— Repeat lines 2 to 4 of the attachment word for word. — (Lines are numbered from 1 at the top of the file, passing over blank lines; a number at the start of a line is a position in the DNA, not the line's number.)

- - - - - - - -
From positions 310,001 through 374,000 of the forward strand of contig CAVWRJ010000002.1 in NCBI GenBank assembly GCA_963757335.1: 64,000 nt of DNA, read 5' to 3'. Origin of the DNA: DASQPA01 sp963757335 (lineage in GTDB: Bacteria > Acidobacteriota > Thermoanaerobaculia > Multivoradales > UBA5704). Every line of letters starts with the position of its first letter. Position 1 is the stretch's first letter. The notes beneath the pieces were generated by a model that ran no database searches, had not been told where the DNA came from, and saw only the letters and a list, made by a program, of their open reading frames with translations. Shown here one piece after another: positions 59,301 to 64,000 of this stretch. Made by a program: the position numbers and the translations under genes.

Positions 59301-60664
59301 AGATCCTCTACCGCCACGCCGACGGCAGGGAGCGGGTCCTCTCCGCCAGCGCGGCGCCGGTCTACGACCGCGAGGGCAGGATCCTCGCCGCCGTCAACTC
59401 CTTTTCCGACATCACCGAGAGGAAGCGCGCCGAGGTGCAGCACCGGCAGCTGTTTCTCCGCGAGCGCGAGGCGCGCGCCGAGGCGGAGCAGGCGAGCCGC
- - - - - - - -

Positions 59301-60664
59301 AGATCCTCTACCGCCACGCCGACGGCAGGGAGCGGGTCCTCTCCGCCAGCGCGGCGCCGGTCTACGACCGCGAGGGCAGGATCCTCGCCGCCGTCAACTC
59401 CTTTTCCGACATCACCGAGAGGAAGCGCGCCGAGGTGCAGCACCGGCAGCTGTTTCTCCGCGAGCGCGAGGCGCGCGCCGAGGCGGAGCAGGCGAGCCGC